View details for DOI 10.3324/haematol.2011.045997

    View details for Web of Science ID 000299870500009

    View details for PubMedID 21993685

  • Treatment advances have not improved the early death rate in acute promyelocytic leukemia HAEMATOLOGICA-THE HEMATOLOGY JOURNAL McClellan, J. S., Kohrt, H. E., Coutre, S., Gotlib, J. R., Majeti, R., Alizadeh, A. A., Medeiros, B. C. 2012; 97 (1): 133-136

    Abstract

    Early mortality in acute promyelocytic leukemia has been reported to occur in less than 10% of patients treated in clinical trials. This study reports the incidence and clinical features of acute promyelocytic leukemia patients treated at Stanford Hospital, CA, USA since March 1997, focusing on early mortality. We show that the risk of early death in acute promyelocytic leukemia patients is higher than previously reported. In a cohort of 70 patients who received induction therapy at Stanford Hospital, 19% and 26% died within seven and 30 days of admission, respectively. High early mortality was not limited to our institution as evaluation of the Surveillance, Epidemiology and End Results Database demonstrated that 30-day mortality for acute promyelocytic leukemia averaged 20% from 1977-2007 and did not improve significantly over this interval. Our findings show that early death is now the greatest contributor to treatment failure in this otherwise highly curable form of leukemia.

    View details for DOI 10.3324/haematol.2011.046490

    View details for Web of Science ID 000299870500022

    View details for PubMedID 21993679

  • Multiple Myeloma JOURNAL OF THE NATIONAL COMPREHENSIVE CANCER NETWORK Anderson, K. C., Alsina, M., Bensinger, W., Biermann, J. S., Chanan-Khan, A., Cohen, A. D., Devine, S., Djulbegovic, B., Faber, E. A., Gasparetto, C., Huff, C. A., Kassim, A., Medeiros, B. C., Meredith, R., Raje, N., Schriber, J., Singhal, S., Somlo, G., Stockerl-Goldstein, K., Treon, S. P., Tricot, G., Weber, D. M., Yahalom, J., Yunus, F. 2011; 9 (10): 1146-1183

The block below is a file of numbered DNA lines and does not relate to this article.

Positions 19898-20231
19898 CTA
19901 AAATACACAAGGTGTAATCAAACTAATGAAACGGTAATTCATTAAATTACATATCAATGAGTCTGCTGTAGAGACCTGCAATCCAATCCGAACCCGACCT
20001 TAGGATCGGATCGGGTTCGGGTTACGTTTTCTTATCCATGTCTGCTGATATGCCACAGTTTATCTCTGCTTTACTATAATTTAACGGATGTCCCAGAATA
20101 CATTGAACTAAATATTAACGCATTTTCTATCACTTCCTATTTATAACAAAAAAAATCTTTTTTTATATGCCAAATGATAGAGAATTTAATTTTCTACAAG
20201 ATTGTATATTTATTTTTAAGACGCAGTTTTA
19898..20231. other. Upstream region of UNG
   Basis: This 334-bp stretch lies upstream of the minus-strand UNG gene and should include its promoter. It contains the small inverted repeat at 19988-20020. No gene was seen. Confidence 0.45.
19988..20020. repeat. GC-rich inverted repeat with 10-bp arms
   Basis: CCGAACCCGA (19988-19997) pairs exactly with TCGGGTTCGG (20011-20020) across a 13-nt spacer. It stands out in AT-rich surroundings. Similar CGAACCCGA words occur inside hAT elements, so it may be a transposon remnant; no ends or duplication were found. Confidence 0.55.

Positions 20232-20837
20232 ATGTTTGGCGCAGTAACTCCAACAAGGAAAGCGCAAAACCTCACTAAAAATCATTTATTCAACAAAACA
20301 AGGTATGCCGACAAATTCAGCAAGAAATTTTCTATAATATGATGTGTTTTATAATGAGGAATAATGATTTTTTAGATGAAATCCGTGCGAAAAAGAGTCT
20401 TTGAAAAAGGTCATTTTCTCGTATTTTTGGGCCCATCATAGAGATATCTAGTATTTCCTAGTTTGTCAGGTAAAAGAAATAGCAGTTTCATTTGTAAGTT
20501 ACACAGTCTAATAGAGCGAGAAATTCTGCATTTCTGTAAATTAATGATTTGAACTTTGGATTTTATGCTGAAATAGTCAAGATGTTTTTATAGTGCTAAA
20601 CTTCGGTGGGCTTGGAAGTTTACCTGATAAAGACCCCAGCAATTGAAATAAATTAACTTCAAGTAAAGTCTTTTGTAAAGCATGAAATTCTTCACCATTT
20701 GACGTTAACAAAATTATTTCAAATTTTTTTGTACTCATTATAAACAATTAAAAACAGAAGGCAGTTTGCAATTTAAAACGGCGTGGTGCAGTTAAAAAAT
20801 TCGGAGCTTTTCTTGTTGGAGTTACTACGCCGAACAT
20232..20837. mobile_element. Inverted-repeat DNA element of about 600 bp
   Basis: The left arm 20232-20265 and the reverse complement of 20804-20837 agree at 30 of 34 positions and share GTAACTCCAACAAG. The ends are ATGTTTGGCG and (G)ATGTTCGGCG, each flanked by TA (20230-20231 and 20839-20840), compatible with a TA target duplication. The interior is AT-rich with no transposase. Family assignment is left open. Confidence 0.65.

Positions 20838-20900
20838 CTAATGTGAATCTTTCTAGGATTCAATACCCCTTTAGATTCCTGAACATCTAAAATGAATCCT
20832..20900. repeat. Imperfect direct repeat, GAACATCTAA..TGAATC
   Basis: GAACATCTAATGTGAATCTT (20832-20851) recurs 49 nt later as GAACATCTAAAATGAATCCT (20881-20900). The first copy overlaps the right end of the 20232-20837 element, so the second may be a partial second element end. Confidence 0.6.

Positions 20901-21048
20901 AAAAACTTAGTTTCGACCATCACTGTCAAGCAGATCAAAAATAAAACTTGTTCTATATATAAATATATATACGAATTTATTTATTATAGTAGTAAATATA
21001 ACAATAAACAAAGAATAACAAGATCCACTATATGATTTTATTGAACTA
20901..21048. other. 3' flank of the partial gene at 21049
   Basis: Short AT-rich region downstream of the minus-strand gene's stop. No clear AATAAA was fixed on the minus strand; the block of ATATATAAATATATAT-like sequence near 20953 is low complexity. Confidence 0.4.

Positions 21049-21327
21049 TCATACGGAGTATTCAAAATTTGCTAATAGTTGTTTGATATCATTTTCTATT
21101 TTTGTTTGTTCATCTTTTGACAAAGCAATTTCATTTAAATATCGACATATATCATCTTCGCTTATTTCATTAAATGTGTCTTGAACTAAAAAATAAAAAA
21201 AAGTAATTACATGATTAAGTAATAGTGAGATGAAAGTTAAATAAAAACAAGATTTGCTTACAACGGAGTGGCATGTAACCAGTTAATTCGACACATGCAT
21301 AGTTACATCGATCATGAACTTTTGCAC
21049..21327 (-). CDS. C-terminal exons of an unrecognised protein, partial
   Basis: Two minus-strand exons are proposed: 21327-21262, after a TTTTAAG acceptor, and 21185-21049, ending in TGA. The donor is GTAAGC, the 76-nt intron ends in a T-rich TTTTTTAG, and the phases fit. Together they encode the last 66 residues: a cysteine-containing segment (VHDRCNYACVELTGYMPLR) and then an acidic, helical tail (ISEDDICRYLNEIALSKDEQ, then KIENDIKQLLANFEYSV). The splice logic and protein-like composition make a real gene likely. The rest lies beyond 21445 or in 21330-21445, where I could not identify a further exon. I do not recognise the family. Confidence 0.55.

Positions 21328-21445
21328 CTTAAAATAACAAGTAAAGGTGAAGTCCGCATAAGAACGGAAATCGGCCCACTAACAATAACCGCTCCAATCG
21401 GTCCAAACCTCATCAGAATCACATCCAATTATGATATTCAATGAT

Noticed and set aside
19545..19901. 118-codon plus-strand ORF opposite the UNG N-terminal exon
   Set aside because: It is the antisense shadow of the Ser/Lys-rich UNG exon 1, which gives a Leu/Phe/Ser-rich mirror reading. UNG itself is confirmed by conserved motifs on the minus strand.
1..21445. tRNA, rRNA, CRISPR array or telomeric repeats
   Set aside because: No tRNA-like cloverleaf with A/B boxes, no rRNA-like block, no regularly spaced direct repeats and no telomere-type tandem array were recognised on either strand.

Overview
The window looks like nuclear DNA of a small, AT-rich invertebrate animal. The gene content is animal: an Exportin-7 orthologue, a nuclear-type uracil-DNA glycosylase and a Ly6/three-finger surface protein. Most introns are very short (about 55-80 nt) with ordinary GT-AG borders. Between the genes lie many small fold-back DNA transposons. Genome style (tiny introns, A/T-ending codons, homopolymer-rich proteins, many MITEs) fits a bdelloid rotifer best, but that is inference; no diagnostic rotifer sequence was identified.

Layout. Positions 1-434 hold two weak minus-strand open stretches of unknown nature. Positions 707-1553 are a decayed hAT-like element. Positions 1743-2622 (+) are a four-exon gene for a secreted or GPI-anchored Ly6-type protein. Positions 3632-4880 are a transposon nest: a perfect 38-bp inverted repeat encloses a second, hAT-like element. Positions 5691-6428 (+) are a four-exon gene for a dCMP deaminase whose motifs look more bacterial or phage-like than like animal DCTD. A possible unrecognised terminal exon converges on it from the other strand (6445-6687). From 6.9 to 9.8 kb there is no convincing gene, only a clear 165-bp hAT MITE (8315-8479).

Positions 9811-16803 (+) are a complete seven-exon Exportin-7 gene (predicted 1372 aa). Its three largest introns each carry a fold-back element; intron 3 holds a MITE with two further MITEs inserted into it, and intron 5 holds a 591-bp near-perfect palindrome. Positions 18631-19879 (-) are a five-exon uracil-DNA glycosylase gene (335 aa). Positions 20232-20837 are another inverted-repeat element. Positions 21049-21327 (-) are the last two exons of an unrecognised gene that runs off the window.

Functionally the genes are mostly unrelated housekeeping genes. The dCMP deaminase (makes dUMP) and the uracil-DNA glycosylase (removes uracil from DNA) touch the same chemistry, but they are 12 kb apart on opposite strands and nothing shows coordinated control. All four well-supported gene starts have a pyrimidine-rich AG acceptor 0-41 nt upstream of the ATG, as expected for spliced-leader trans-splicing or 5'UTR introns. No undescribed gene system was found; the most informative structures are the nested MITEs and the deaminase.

View details for Web of Science ID 000295721800005

    View details for PubMedID 21975914

  • Unfavorable-risk cytogenetics in acute myeloid leukemia EXPERT REVIEW OF HEMATOLOGY Hong, W., Medeiros, B. C. 2011; 4 (2): 173-184

    Abstract

    Cytogenetic analysis at diagnosis is one of the most significant prognostic factors in acute myeloid leukemia (AML). AML patients with unfavorable-risk cytogenetic abnormalities account for 16-30% of younger adult patients and have poor response to standard treatment, with only 32-55% achieving a complete response. Overall survival is also extremely poor with only 5-12% patients alive at 5-10 years after diagnosis. Owing to the poor response in this subset of patients, risk-adapted treatment has been investigated. Allogeneic stem cell transplant has been shown to provide a survival benefit in patients with unfavorable-risk cytogenetic abnormalities in complement receptor 1. Other risk-adapted treatment strategies, such as reduced-intensity conditioning regimens prior to allogeneic stem cell transplant for older patients with AML, have also shown some survival benefit, without increasing treatment-related toxicities. Risk-stratification models that include cytogenetic abnormalities, as well as other molecular markers, are being developed to allow for individualized risk-adapted treatment for patients with AML. Prospective multicenter trials will be needed to validate these prognostic models.

    View details for DOI 10.1586/EHM.11.10

    View details for Web of Science ID 000290371000014